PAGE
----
Growing cries for action to effectively address the climate and other environmental crises hold important implications for the governance of cross-border investments. Policymakers and environmental advocates have often overlooked how provisions granted by states in international investment agreements (IIAs) have been used by investors to challenge government measures taken in the public interest to protect the environment and advance environmental justice. This 2019 paper, published in the Sciences Po Legal Review issue devoted to the climate crisis, explains how the investor-state dispute settlement (ISDS) mechanism, made available to investors in thousands of bilateral and multilateral trade and investment agreements, may influence the future of environmental justice. A shorter version of this piece was published on the Kluwer Arbitration Blog on November 13, 2019.

 

Much concern has been raised regarding the possibility that measures governments take to mitigate and adapt to the impacts of climate change will conflict with their obligations under the law of the World Trade Organization. This article argues that, while it has not yet received adequate attention, the possibility that the climate change-related measures States implement will be inconsistent with their obligations under their international investment agreements (IIAs) poses a potentially greater threat of liability for governments. Although States do likely face exposure to IIA-based claims for their actions on climate change, there are strategies governments can and should pursue to minimize their potential liability.

 

The special protections under international law that the Energy Charter Treaty (ECT) gives to fossil fuel investors and their investments go in the opposite direction of what is needed for the world to decarbonize its energy matrix and fight the climate emergency. This article, available in English and Spanish, discusses the efforts to reform the treaty, explains why terminating it would be a better idea, and recommends withdrawing from it and neutralizing its survival clause as a second-best strategy. This follow-up analysis of the June 2022 Agreement in Principle on the so-called “modernization” of the ECT concludes that the proposed treaty amendment fails to rise to the mounting global challenges regarding energy investment, climate action, and sustainable development. Reflecting on how states could best fill the vacuum of the ECT, this piece discusses the role of multilateralism and international law for climate-aligned, sustainable investment in a just energy transition.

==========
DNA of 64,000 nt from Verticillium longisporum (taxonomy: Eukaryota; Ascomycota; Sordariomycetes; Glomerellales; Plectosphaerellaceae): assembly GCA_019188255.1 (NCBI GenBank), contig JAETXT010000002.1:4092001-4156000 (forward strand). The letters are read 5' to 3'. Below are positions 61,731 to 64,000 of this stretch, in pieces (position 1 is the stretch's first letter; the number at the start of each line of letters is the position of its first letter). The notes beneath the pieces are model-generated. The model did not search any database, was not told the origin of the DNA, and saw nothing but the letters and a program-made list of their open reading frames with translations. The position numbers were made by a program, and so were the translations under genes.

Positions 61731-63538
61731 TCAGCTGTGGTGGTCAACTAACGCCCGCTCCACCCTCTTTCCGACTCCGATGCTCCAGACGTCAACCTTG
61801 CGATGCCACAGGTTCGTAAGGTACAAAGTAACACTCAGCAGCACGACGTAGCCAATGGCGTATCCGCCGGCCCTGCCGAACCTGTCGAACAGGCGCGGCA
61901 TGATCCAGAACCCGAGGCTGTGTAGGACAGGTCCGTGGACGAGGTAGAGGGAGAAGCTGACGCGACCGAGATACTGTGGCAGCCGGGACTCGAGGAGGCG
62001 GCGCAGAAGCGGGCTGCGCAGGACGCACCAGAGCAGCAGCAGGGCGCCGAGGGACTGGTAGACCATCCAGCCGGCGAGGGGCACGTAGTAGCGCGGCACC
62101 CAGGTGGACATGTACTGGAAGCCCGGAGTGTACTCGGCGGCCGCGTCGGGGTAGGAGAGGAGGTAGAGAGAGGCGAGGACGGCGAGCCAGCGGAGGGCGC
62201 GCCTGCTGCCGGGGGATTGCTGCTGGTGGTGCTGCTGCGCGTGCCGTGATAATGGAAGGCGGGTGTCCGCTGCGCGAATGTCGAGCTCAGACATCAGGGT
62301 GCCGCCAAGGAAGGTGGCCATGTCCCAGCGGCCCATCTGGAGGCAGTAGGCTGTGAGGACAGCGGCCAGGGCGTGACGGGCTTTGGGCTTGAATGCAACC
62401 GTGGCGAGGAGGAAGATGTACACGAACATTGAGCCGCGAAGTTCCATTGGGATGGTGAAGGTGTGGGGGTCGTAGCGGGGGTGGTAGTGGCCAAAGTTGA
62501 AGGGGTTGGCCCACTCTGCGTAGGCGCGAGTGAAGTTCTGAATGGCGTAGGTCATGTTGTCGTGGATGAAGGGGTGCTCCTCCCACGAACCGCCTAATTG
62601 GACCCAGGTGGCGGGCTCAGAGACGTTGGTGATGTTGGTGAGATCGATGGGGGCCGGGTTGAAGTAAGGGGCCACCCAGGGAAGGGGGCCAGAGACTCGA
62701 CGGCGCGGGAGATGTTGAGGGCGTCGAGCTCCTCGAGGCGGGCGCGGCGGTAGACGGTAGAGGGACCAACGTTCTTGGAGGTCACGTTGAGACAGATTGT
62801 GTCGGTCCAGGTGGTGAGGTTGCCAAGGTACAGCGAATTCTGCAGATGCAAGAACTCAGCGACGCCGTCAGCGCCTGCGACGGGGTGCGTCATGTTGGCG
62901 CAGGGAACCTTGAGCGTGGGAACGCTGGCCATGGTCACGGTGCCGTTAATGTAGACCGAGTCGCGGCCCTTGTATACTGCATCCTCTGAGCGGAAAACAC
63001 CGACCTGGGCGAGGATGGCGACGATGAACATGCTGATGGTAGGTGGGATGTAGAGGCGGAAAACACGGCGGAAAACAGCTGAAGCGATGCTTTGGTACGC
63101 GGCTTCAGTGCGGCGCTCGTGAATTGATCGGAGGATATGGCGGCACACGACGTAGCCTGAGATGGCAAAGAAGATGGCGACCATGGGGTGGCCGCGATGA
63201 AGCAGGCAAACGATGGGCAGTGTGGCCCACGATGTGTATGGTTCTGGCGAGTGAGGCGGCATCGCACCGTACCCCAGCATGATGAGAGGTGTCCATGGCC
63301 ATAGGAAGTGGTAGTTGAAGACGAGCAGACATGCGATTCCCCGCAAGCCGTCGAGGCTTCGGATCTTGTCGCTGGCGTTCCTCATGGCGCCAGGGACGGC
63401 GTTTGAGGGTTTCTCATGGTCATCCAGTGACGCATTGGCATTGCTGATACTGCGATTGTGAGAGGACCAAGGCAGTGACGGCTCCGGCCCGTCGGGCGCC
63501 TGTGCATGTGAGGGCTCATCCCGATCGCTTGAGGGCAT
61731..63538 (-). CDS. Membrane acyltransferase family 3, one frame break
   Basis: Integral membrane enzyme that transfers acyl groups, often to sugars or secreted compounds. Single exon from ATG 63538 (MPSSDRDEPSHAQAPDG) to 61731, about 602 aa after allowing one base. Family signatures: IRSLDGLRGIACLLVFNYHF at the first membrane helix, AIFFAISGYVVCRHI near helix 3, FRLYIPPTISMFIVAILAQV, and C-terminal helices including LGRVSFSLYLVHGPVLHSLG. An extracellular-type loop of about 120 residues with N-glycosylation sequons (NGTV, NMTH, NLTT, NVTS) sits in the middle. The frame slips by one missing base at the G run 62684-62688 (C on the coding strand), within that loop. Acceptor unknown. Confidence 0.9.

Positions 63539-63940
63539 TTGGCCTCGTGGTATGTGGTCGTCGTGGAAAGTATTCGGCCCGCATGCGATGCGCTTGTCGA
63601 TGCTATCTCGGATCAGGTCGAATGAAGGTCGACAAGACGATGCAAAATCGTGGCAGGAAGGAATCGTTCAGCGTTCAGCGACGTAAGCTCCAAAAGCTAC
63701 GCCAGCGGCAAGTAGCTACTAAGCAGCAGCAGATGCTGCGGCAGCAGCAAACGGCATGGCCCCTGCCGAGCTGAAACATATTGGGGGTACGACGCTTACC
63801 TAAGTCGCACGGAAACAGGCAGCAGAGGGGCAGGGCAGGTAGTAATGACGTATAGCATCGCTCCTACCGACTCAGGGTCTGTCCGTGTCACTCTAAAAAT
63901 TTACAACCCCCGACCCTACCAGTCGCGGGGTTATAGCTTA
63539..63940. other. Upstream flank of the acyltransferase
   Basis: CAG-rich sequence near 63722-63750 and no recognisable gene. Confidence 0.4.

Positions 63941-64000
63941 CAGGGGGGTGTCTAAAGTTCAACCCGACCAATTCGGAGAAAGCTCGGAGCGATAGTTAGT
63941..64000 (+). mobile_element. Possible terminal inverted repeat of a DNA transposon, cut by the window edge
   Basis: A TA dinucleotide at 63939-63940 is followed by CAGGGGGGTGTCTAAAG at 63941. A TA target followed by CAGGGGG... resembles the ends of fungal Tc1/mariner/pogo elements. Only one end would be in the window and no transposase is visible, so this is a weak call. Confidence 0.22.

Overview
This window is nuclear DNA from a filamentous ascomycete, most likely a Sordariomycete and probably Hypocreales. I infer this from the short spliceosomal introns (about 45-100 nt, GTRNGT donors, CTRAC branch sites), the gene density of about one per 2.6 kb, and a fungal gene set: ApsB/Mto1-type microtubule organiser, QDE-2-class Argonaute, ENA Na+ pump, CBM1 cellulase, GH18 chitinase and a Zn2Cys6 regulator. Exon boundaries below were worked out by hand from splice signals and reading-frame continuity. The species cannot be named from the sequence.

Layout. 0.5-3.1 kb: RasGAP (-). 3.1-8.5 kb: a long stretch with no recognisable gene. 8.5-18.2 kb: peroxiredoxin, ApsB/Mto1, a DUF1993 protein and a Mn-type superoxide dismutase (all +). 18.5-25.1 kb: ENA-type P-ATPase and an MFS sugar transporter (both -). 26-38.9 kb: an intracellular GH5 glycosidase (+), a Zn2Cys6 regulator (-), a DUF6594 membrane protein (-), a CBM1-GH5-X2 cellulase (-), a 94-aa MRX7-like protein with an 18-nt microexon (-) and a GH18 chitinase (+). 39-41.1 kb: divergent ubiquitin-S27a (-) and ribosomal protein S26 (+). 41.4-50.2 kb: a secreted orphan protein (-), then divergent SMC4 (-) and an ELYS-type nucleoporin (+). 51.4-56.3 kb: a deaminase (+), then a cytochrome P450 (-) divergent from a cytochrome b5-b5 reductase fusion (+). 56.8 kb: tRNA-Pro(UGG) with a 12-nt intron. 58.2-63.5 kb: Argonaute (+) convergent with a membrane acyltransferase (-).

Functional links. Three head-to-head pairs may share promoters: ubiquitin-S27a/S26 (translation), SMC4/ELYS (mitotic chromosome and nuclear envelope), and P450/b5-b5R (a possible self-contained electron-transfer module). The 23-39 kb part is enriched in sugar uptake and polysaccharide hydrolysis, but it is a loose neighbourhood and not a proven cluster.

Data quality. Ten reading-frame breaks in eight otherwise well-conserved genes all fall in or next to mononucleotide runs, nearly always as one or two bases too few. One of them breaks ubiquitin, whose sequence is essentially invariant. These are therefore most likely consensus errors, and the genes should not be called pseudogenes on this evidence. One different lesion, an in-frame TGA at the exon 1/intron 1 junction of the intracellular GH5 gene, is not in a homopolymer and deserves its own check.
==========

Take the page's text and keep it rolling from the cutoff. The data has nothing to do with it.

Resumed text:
Existing investment treaties do not and cannot advance climate goals. There is a fundamental misalignment between the existing international investment regime—including its centerpiece: investor–state arbitration—and the actions needed to meet the objectives of the international climate regime and avoid catastrophic climate change. Read CCSI’s work on a wholly new regime for investment governance, moving away from investment protection and arbitration.

Alongside preparing for climate change, Africa should invest in the zero-carbon future, avoiding locking itself into the declining fossil fuel–based economy while taking advantage of the opportunities presented by decarbonization. However, investment treaties and investor–state dispute settlement (ISDS) hinder, rather than catalyze, the transition to climate-friendly investment opportunities. This report shows how Mozambique’s international investment agreements and publicly available oil, gas, and coal contracts allow foreign investors to bypass the national judicial system and bring multi-billion-dollar ISDS claims against Mozambique. Such claims can result in significant costs for the country, and they also have a chilling effect on new public-interest regulations in areas such as health, environment, community rights, or labor protections. This blog explores the effects of investment treaties on climate action by looking at the Energy Charter Treaty (ECT), extrapolates these lessons to other treaties, and concludes with ideas for climate-aligned investment governance.